First announced on WWE’s The Bump on Wednesday afternoon, Japanese legend The Great Muta will be inducted into the WWE Hall of Fame on 3/31/23, joining Rey Mysterio.
Ric Flair, who will induct Muta into the Hall of Fame, stated on The Bump, “He’s a tremendous guy, a tremendous athlete, a great person, a great man,” and went on to say Muta has a special place in his heart due working with his late son Reid In Japan during his time in All Japan Pro Wrestling.
Keiji Muto, aka The Great Muta, recently completed a retirement tour where he wrestled his last match. The tour included a match against Shinsuke Nakamura on New Year’s Day for Pro Wrestling NOAH. Many assume WWE allowed Nakamura to work the show in exchange for Muta entering the Hall of Fame.
Keiji Muto wrestled his final match as The Great Muta on January 22, teaming with Darby Allin & Sting in a six-man tag team match. His final match as Muto occurred last month, where he faced Tetsuya Naito, followed by a last showdown with Masahiro Chono.
It’s time for Ringside Logic’s “Best of the Year” honors. 2022 will go down as the year to remember in professional wrestling. Between Cody Rhodes leaving AEW, Steve Austin’s return to the ring, and Vince McMahon’s retirement, there was enough earth-shattering news to last four lifetimes.
2022 also produced one of the best years in between the ropes. Action-packed matches, wild angles, and memorable moments encompassed all major promotions. We will list our picks for the best matches in Impact Wrestling, NJPW, AEW, and WWE, and the big one, the overall Match of the Year.
2022 is the gift that keeps giving when it comes to major news stories in professional wrestling. This week alone, there were several breaking news items. Ringside Logic is trying something different and going the podcast route to break it all down!
-Former NXT Champion Mandy Rose was fired from WWE.
-Vince McMahon looking to return to WWE???
-Sasha Banks headed to New Japan Pro Wrestling, and more!
Japanese professional wrestling is an enigma unto itself. While North America’s presentation primarily emphasizes spectacle over sport, Japan’s exhibition of the art accentuates the opposite. While it might look the same as the staged combat seen in the west, the eastern flavor has more kick.
While WWE is the industry leader, New Japan Pro Wrestling (NJPW) is Japan’s most prominent and longest-running wrestling promotion. Founded in 1972, NJPW is celebrating its 50th anniversary this year.
Today, NJPW is arguably the second biggest promotion in the world and puts on great wrestling matches that have produced a global cult-like following. All Elite Wrestling (AEW) and New Japan will team up for their Forbidden Door pay-per-view event this Sunday.
There are many great matches from a multitude of events that epitomize NJPW. Consider this an introductory course for the uninitiated, citing ten matches that best illustrate the style and presentation of New Japan.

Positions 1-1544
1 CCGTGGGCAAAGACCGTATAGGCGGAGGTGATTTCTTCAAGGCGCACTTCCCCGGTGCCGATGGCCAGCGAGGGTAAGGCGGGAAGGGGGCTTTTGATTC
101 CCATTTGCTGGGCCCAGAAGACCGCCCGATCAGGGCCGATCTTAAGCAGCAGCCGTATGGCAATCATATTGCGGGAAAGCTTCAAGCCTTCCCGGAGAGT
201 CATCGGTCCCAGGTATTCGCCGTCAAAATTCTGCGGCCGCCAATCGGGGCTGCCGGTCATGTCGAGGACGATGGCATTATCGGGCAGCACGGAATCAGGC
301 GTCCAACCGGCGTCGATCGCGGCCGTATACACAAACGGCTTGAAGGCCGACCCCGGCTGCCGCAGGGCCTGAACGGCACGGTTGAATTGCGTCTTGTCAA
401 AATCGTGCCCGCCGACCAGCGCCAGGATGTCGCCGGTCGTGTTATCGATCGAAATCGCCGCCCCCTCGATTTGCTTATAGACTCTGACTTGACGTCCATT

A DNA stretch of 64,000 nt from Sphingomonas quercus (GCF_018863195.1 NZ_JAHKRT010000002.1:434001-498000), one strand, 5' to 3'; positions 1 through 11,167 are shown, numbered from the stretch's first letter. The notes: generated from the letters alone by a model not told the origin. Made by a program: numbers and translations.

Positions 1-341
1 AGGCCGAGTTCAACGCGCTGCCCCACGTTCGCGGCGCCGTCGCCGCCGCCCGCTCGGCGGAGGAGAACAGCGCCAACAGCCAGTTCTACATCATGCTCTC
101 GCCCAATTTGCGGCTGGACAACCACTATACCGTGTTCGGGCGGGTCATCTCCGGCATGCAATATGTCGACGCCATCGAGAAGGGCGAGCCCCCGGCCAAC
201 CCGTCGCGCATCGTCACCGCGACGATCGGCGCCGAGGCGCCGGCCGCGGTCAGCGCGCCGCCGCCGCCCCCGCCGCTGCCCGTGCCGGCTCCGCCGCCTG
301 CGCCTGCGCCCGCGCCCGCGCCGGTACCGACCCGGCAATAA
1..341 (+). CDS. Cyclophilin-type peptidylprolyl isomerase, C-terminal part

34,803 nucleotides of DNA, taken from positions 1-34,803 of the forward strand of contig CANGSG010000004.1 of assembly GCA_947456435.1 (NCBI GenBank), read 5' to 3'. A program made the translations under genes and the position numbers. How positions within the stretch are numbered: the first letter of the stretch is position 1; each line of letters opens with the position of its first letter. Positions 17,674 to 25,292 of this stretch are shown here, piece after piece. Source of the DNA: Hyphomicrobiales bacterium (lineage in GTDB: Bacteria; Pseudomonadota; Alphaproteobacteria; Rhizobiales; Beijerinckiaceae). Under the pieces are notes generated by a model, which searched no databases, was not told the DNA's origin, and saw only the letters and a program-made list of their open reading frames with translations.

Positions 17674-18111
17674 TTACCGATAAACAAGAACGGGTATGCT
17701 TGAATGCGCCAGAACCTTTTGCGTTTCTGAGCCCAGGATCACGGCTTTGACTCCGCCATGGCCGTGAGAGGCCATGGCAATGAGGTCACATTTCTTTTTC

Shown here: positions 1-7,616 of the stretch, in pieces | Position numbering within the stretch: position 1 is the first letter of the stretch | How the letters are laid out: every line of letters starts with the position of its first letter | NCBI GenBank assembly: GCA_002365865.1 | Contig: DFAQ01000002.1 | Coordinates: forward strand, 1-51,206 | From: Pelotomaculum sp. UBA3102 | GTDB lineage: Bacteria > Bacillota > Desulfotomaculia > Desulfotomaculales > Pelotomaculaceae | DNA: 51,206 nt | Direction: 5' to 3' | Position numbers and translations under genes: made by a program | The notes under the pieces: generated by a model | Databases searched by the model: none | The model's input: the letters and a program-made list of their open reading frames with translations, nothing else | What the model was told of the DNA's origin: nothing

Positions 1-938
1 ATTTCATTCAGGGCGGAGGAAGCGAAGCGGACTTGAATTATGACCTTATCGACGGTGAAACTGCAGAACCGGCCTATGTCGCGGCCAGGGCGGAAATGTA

This isn’t a “best-of” list, and I won’t be teaching this class alone.
I called the Jobber Knocker Podcast’s resident NJPW expert Dennis Conway aka SSJPegasus. We’ll each pick five matches that are great introductory examples to New Japan Pro Wrestling.
If you’re watching AEW Forbidden Door this Sunday and are unfamiliar with NJPW, this one is for you.
AEW’s path to crown an interim world champion is clear. Last Wednesday on Dynamite, #1 contender Jon Moxley beat Casino Battle Royal winner Kyle O’Reilly in a good back and forth contest. O’Reilly’s battle royal win was surprisingly damned with faint praise in the crowd and online. He’s a good wrestler, but some find the Undisputed Elite member boring.
NJPW was in a similar situation with their half of the interim title equation. Hiroki Goto is a good wrestler, but some find him dull as a character. No one expected Goto to beat Hiroshi Tanahashi at Dominion on Sunday, and they were right. Tanahashi pinned Goto in a highly engaging match despite the result never really being in question.
Jon Moxley will face Hiroshi Tanahashi to determine the interim AEW World Champion at Forbidden Door on June 26 in Chicago. CM Punk’s injury put a damper on things, but hopefully, the interim title will begin to right the ship. Of course, the end game down the line is the interim titleist colliding with Punk to determine an undisputed champion.
Does anyone know how the interim concept got started in the first place? I do, I do (eagerly raising my hand in class). So, here’s a history lesson.
CM Punk announced on Rampage Friday night that he’s injured, a couple of things are broken, and he needs surgery. While Punk will be out for an undetermined time, he will remain AEW World Champion.
Later on, Excalibur announced that a battle royal will open Dynamite on Wednesday, where the winner will face #1 contender Jon Moxley in the main event. The winner of that match will face an unnamed opponent for the interim AEW World Championship on June 26 at Forbidden Door.
The forbidden door is no longer just a cool catchphrase.
Tony Khan announced last night on Dynamit that AEW and NJPW will hold a joint pay-per-view aptly titled Forbidden Door. The show is set for Sunday, June 26, at the United Center in Chicago, Illinois.
AEW president Tony Khan and NJPW president Takami Ohbari appeared on stage to make the announcement but were interrupted by AEW’s Adam Cole and NJPW’s Jay White who filled in the blanks regarding the event’s details.